While the carrying capacity of a parrot may not be much, it's enough to carry a few matches to kindle fires in enemy towns / forts / encampments, do the same to enemy ships in a port (wooden ships are highly flammable), deliver a couple of poisoned caltrops, drop something nasty into an enemy well, etc.

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    $\begingroup$ Wooden ships are in fact not highly flammable. Have you ever tried tossing a match on firewood? Nine times out of ten (that's if you're lucky), the match simply burns out. You'd need to drop it on the equivalent of kindling, or gunpowder. $\endgroup$
    – Henry Shao
    Aug 21 '21 at 6:12
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    $\begingroup$ @HenryShao Or tarred rope ( en.wikipedia.org/wiki/Tarring_(rope) ) or en.wikipedia.org/wiki/Sailcloth , both of which there is plenty of on a sailing ship. If you search for "wooden ships flammable", there's entry after entry after entry attesting to the dangers of fire on wooden ships in the Age of Sail, e.g. quora.com/How-flammable-were-wooden-ships-tarred-rigging-etc $\endgroup$ Aug 21 '21 at 16:59
  • $\begingroup$ That too. Lots of flammable things, but honestly just plain wood isn't one of them. You rarely start a fire straight on the wood, but its usually spread from something else. A match on a coil of rope is a lot harder to land considering relative speeds, winds, and rocking of the ship. $\endgroup$
    – Henry Shao
    Aug 21 '21 at 18:14
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    $\begingroup$ there are birds that move fire bushheritage.org.au/newsletters/2020/winter/fire-birds $\endgroup$
    – Allan
    Aug 21 '21 at 21:47
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Mental support

War veterans are sometimes given an animal to help with their recovery from the war experience. Parrots are incredibly cute and funny animals. Because of their small size they won't need as much food as say a dog. And since parrots can learn to speak, they might be taught to talk with soldiers to relieve stress.

Here is an example of using parrots for retired soldiers: https://www.youtube.com/watch?v=ANpg3_oLxFc

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You might count this as just scouting, but feigning scouting can be just as useful. Let your enemies learn that you scout them with your parrots before every assault. Once they've learned your modus operandi, you can now use your parrots in deception. Every time they see one, they will think an attack is coming. So send parrots to targets you have no intent to attack, and they will move their forces to respond to an attack that will never come. Then you attack the real, now-undefended target.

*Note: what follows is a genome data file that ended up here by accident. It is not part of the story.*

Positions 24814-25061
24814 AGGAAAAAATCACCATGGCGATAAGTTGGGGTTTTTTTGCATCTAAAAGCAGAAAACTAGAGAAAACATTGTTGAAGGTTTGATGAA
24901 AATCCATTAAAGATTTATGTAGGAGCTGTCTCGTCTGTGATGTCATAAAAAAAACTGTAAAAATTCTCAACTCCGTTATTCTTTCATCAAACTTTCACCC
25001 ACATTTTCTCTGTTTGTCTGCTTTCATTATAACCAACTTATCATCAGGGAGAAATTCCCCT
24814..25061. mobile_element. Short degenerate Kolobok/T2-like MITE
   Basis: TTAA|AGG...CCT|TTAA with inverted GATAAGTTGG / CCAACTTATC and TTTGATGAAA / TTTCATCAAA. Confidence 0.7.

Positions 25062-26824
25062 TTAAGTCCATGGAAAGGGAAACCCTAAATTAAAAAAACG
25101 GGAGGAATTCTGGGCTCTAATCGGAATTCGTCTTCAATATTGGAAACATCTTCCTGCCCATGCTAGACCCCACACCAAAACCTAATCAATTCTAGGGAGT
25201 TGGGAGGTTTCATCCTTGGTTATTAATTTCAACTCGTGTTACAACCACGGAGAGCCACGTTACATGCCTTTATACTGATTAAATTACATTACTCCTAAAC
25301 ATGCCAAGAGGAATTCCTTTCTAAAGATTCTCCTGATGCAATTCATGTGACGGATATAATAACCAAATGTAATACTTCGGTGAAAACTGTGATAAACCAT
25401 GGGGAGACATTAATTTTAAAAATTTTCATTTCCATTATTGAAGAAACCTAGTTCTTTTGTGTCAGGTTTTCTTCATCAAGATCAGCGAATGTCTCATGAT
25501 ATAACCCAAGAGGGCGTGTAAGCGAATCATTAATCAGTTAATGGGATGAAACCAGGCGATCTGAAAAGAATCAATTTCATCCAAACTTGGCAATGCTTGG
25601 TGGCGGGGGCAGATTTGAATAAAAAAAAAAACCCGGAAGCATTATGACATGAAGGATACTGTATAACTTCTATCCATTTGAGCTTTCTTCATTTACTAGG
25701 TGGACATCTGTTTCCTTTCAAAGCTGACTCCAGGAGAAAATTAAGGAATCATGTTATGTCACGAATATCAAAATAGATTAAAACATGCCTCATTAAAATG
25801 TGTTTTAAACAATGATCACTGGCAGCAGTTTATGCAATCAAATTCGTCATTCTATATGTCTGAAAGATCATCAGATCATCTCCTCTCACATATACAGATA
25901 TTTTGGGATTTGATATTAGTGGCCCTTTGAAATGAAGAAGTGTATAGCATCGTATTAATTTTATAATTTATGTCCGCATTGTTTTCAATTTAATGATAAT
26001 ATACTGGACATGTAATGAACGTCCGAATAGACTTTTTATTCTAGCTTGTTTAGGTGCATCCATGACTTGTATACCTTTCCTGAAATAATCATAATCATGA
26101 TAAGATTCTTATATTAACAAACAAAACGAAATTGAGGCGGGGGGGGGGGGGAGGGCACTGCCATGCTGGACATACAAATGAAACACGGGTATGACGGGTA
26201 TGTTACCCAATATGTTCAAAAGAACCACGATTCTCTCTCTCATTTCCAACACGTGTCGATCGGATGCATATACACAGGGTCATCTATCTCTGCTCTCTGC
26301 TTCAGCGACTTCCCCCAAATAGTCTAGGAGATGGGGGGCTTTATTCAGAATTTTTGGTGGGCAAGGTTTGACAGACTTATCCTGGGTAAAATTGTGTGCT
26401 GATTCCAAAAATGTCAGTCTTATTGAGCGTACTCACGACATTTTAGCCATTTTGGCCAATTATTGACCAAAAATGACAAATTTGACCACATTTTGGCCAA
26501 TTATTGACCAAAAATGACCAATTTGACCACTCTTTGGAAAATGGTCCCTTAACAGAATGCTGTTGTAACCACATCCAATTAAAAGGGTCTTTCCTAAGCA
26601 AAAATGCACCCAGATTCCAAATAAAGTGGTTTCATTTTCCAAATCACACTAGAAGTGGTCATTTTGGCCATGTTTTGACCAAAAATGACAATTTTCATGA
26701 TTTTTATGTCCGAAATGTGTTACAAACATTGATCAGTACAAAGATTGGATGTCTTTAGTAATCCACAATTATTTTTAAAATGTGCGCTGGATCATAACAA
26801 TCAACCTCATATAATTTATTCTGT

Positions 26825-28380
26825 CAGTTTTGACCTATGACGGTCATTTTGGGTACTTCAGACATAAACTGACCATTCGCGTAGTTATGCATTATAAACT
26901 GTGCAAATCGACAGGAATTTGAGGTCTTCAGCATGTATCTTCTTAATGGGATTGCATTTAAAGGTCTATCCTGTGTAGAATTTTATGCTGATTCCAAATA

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Translators

During WW2 the US sent some native americans into the field. They would relay info to the base in their native languages, and someone else from the same tribe would translate back to English at HQ. This proved to be better than encrypting the messages: encryption could be broken, but the axis didn't have a single Iroquois translator available.

Your psitacean agents could play a similar role, but using parrot language which would be even harder to decode.


Miner's Canary

Hey, is that gas coming out those grenades poisonous? Let private Polly find out.


Mail pigeons

With the advantage that parrot agents also support voice messaging.


Undermine enemy morale

Few things are as humiliating as being called a loser by a talking bird.

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This sapient species can do any none manual task a human can, why are they limited to this one area in the world unless under some form of slavery/less than human status? If parrots really are of equal intellect to humans then logically she/he could do most any none manual task a human can. From leading an army to a desk clerk or a scientist to a spy.

The parrot people may look different than us but don't mistake a small size for a lack of capability.